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Canmore Public Library does away with late fees

“Some of the community feedback we received was with regards to fines being a potential barrier for some people and we recognized that was something that we could address.”

CANMORE – Those walking poles you borrowed from the Canmore Public Library three weeks ago? You might want to walk those back soon, but don’t sweat it, the library is no longer charging late fees.

The library collected 212 survey responses and had several focus group discussions inform its 2024-27 strategic plan, with a key recommendation to remove overdue fines and make access to the public institution more equitable.

“Some of the community feedback we received was with regards to fines being a potential barrier for some people and we recognized that was something that we could address. So, we put it into our strategic plan and implemented it January 1 of this year,” said Canmore Public Library director Michelle Preston.

The library’s former fee structure charged 10 cents per overdue item per day, up to a maximum on a family or individual membership of $10, which Preston acknowledged can disproportionately burden or exclude people with lower income.

“Even at that low amount, it can still be a barrier for some people. As we know, Canmore is an expensive place to live,” said Preston.

To live in the mountain town in 2023, the recommended average living wage as reported by the Alberta Living Wage Network was $38.80 – the highest in the province. For a single parent, it was $49.38.

In the Marigold Library System, which supports 37 member libraries across the province, including the Canmore and Banff public libraries, 65 per cent of facilities had moved to a fine-free model as of 2022.

While late fees won’t hinder access for wealthier patrons, it can be a significant strain on those with lower income. Despite similar rates of accruing fines, one study by the San Francisco Public Library found areas serving low-income communities often face higher average debts and more users with blocked accounts.

“There is a significant body of research that shows a disproportionate impact on low-income patrons and that overdue fines do not effectively motivate on-time returns,” said Laura Winton, vice president of the Library Association of Alberta.

Getting rid of fines, however, also eliminates a revenue stream for libraries often facing funding shortages.

“The decision to go fine-free is complex. For some libraries, overdue fines are a significant income stream,” said Winton.

For the Canmore library, Preston said the loss is marginal. In 2023, overdue fine payments made up 0.5 per cent of annual revenue and in 2022, made up 0.6 per cent. 

The small loss in revenue is also able to be covered by a much-needed increase in grant funding the province allocated to libraries in its 2023 budget. The library relies on annual municipal, provincial, and federal grant funding as its main sources of revenue.

In Marigold’s 2022 annual report, it recorded $6.013 million in revenue across all its libraries, with 61 per cent of that coming from municipal and library board levies paid to Marigold based on 2021 population. Provincial grants, based on 2016 population counts, made up for 32 per cent of revenue. The other seven per cent was from interest, donations, contracts and other grants. For non-residents, both Canmore and Banff libraries also charge $70 for a membership.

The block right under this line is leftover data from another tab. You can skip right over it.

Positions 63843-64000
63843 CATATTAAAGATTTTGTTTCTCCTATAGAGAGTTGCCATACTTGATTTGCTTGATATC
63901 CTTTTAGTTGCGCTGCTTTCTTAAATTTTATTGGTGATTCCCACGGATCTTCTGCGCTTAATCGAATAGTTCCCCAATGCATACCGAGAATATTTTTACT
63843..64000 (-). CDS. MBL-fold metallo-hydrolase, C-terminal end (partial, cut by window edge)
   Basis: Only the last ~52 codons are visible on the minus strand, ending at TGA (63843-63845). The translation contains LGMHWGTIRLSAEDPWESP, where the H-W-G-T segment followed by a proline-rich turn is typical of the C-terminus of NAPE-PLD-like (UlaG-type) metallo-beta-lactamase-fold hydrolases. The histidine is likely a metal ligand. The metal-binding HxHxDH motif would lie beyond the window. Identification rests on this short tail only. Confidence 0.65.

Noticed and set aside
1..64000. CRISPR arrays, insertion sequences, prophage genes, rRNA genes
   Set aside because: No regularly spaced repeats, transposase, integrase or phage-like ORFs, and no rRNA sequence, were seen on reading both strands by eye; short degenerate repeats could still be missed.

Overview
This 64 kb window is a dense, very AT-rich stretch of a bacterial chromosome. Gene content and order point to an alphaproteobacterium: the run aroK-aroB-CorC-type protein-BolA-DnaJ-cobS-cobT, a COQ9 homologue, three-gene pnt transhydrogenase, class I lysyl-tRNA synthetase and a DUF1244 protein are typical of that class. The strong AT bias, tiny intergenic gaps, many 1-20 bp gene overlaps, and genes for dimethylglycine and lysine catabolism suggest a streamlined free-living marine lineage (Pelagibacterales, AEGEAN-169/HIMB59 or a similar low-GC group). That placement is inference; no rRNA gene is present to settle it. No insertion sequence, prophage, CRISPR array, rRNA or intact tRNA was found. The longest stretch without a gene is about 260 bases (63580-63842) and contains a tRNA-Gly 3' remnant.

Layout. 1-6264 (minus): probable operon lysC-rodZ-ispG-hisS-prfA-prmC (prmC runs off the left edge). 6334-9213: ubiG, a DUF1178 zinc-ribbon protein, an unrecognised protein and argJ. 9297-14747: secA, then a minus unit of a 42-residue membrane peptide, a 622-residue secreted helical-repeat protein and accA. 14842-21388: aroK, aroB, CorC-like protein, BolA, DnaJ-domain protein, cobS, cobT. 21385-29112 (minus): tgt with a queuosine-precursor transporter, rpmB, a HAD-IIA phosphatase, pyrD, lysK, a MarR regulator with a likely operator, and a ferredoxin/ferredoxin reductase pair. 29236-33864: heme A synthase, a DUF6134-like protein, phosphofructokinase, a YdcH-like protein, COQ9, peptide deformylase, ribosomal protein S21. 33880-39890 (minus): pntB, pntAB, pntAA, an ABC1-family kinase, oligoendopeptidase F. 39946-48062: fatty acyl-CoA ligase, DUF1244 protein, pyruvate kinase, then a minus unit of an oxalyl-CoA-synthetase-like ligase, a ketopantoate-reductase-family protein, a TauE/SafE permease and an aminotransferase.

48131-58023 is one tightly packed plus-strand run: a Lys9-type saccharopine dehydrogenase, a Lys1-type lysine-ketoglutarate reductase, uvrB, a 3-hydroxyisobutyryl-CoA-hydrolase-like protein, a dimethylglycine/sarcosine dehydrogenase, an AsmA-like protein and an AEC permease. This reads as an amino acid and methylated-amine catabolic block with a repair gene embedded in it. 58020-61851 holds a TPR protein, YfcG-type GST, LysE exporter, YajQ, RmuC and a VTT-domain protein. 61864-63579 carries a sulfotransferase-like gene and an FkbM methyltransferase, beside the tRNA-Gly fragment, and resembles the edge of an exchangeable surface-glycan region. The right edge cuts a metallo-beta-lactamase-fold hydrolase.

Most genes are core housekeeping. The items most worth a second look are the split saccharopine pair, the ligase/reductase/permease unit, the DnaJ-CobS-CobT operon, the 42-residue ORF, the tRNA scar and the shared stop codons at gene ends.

In last year’s provincial budget, 2019 population data was used to determine funding for library services and overall funding increased from about $37 million to $39.7 million.

In 2023, public libraries received their first provincial funding boost since 2015, but Winton noted the absence of a commitment from the provincial government for ongoing increases.

Preston said the recent increase means the library is also able to erase all late fees previously incurred by members, which she hopes will welcome some library users back.

“We also know that it can be a psychological barrier if someone has overdue fines and is embarrassed to come in and pay them or return the item, so that’s another reason why we decided to eliminate it,” she said.

The Banff and Canmore libraries provide free memberships to residents. In 2000, Banff was the first library in Alberta to remove the fee, which saw memberships quickly rise as a result. When Canmore did away with membership fees in 2019, it experienced the same, seeing a 132 per cent increase in May 2019 – the first month it was eliminated – compared to May 2018. As of the end of 2023, the Canmore Public Library had 8,132 memberships.

Preston noted the Canmore library is still charging for lost or damaged items.

“If something doesn’t get returned or it’s damaged, we’ll charge the replacement cost and that covers books, audio, visual and any other special items,” said Preston. “We have a Library of Things, so it also applies to those non-traditional items like walking poles, puzzles and games – things like that.

The library sends out a courtesy reminder a few days before an item’s due date – typically 21 days after it’s checked out – and additional reminders are sent out 11 and 22 days past the due date.

If not returned within 31 days of its due date, the item is considered lost and the cost of replacement is charged to the membership account, but all charges can be waived once the item is returned in good condition.

Preston said the library is still spreading awareness of its new fine-free model, but the reaction so far has been positive.

“Generally speaking, some people are surprised but it’s been really positive thus far, and I don’t suspect we’re going to have a difference of opinion in that way.”

The Local Journalism Initiative is funded by the Government of Canada. The position covers Îyârhe (Stoney) Nakoda First Nation and Kananaskis Country.

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